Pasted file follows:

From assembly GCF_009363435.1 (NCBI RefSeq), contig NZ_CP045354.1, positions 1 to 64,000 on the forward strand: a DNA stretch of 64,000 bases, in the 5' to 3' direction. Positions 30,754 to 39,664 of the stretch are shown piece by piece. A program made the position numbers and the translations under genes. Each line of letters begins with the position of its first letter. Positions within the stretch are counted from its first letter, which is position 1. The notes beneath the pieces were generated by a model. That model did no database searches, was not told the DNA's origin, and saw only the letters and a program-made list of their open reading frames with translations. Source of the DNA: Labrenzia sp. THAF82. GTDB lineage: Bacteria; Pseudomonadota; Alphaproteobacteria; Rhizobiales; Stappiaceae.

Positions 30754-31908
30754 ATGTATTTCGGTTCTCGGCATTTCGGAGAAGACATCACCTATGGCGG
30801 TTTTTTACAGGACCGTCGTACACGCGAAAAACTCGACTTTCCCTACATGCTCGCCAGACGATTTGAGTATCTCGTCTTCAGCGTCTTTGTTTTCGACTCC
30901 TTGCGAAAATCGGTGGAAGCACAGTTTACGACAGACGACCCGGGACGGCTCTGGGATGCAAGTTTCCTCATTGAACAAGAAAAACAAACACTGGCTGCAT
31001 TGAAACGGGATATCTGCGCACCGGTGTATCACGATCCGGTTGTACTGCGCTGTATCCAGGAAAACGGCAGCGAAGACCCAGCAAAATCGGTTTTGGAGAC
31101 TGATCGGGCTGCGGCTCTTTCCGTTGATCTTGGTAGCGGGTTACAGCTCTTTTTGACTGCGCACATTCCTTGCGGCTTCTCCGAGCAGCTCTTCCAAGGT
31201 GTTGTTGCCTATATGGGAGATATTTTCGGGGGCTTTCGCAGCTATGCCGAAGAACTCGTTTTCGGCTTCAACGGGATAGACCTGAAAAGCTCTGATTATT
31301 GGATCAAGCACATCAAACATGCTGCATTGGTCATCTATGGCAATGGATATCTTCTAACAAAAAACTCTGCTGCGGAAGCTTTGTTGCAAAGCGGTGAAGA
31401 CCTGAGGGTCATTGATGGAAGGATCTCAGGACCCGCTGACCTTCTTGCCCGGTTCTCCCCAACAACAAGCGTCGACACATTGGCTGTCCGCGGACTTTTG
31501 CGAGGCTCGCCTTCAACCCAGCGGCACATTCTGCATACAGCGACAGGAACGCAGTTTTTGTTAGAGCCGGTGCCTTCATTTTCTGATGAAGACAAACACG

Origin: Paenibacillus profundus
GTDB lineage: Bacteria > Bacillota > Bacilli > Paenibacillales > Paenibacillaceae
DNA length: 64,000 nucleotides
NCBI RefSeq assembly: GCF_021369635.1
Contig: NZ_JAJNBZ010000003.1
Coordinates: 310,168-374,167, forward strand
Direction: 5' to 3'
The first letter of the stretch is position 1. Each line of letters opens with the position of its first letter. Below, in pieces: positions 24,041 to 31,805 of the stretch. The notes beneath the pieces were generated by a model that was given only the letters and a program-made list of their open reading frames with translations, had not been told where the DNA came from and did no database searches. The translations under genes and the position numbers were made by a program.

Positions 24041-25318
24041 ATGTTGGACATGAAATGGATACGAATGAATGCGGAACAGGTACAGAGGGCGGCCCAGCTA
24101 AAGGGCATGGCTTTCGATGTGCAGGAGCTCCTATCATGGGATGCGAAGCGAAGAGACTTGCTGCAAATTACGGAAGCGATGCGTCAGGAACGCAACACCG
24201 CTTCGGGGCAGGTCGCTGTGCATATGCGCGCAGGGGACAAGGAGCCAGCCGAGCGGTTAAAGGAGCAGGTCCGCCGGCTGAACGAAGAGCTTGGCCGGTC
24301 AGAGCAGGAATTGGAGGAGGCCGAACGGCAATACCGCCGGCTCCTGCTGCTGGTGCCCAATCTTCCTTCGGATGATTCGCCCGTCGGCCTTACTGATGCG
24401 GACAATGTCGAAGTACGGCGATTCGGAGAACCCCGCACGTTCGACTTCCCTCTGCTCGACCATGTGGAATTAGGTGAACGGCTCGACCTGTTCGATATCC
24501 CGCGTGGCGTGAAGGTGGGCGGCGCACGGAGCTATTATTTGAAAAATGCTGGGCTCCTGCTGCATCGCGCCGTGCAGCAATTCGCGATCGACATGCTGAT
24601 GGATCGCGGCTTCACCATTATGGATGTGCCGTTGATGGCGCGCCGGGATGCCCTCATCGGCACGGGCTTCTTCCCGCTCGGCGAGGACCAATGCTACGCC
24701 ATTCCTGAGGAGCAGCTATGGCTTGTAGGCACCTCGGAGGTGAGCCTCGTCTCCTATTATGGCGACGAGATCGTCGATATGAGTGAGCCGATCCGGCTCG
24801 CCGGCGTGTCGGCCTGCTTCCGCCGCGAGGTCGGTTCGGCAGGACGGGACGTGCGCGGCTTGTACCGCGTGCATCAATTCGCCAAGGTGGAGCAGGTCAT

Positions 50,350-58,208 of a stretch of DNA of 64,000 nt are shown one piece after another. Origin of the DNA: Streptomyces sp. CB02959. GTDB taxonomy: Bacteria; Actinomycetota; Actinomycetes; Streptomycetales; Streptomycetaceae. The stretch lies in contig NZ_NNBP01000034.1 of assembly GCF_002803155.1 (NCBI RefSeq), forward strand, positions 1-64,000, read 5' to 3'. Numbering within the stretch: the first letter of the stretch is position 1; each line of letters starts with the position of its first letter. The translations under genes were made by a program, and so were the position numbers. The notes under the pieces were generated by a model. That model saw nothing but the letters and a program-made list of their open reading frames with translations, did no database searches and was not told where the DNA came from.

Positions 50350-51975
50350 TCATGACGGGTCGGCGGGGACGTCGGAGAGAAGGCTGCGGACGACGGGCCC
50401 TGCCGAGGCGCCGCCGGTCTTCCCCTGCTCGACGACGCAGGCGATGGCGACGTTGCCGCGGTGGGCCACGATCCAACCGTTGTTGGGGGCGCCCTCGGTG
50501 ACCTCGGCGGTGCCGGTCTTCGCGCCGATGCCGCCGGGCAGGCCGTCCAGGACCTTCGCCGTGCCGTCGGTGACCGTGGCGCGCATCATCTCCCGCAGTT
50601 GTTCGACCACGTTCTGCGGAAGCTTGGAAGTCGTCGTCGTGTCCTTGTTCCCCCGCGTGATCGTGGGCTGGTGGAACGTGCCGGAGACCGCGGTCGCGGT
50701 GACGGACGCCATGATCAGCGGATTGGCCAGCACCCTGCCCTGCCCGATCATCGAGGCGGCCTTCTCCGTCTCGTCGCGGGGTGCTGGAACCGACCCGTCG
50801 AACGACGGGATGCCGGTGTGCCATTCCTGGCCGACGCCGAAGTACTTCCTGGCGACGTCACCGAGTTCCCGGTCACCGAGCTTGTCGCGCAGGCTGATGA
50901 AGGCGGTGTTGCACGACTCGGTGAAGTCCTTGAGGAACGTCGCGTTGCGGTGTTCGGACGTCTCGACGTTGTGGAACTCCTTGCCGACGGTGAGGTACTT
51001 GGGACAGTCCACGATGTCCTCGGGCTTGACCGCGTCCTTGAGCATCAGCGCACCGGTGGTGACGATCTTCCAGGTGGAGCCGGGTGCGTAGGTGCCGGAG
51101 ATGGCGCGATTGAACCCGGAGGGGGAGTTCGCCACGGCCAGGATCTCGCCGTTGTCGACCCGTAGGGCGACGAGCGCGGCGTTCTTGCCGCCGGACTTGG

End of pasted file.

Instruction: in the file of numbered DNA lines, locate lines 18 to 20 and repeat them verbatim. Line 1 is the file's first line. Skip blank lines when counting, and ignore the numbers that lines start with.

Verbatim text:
Direction: 5' to 3'
The first letter of the stretch is position 1. Each line of letters opens with the position of its first letter. Below, in pieces: positions 24,041 to 31,805 of the stretch. The notes beneath the pieces were generated by a model that was given only the letters and a program-made list of their open reading frames with translations, had not been told where the DNA came from and did no database searches. The translations under genes and the position numbers were made by a program.

Positions 24041-25318